Thursday, January 24, 2008

12 Tools to Do a Background Check On Your Doctor

I though my readers might find this useful for those not using the VA Medical system or for finding medical professionals for their family members

12 Tools to Do a Background Check On Your Doctor

Finding a good doctor can save you time, money, and aggravation- and in some cases, it may save your life. Still, many people spend less time researching their doctor than they do a simple household purchase. Use these valuable tips and tools to be a proactive patient and make sure that you and your family are getting the best medical care possible.

Find the best hospitals: The best doctors generally work for the best hospitals. Find a physician that is affiliated with the best hospital in your area. If you are not sure which hospital ranks highest in your region, visit The Leapfrog Group to find hospital quality rankings based on voluntary surveys. The organization’s data is based on quality, safety, and efficiency practices that may affect a patient’s overall level of care at that hospital. While The Leapfrog Group may provide a starting point in your search, it does not provide a list of providers associated with hospital. You will have to call that hospital’s referral line directly or ask if your insurance provider lists hospital affiliation in its provider directory.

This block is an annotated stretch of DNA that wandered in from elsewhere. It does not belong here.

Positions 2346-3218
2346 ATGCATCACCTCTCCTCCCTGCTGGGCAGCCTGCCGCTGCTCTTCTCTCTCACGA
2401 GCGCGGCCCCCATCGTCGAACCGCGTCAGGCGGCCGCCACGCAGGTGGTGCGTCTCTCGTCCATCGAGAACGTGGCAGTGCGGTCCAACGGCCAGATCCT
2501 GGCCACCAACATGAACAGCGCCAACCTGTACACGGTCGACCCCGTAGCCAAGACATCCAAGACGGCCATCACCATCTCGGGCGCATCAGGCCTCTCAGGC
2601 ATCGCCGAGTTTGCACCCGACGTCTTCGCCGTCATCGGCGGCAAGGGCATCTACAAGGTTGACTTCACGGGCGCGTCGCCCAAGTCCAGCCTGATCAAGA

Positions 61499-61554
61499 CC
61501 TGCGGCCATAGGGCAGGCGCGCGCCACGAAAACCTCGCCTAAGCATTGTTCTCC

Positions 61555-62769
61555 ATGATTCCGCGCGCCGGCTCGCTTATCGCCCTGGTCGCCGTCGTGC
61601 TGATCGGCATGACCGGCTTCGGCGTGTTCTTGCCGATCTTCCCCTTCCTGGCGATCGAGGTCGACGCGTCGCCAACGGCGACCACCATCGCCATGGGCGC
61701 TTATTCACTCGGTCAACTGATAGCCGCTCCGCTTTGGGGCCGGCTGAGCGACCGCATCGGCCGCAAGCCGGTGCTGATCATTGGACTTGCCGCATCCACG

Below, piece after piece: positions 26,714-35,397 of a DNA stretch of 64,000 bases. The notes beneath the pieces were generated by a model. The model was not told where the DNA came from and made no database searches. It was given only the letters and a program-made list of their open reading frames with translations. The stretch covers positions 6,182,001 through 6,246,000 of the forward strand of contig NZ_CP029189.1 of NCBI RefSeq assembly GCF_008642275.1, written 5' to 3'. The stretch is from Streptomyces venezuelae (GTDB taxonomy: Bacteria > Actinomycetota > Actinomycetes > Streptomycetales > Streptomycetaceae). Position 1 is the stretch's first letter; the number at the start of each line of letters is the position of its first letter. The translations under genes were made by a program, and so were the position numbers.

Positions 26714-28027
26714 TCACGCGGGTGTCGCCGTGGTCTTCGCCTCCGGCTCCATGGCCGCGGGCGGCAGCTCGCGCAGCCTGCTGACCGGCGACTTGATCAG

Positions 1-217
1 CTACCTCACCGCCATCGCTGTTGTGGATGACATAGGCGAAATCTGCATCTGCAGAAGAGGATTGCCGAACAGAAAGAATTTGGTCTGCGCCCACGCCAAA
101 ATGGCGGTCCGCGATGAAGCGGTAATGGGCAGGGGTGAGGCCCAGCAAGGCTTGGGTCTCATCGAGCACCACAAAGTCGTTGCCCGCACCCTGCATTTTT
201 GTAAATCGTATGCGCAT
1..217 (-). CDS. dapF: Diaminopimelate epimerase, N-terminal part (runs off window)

Verify your doctor’s license and certification: For basic information on your doctor’s education, licensing, and board certification visit the American Medical Association or the American Board of Medical Specialties. These resources will tell you where the doctor went to school and if he or she is actually licensed to practice medicine. You can look up doctors by name or search for a list of doctors by zip code. The ABMS helps consumers find specialists who are board certified in their field or verify that their current specialist is indeed certified in the specialty. These resources provide only the most basic information about licensed physicians, but both sites include useful tips and information on being a smart patient and finding good doctors.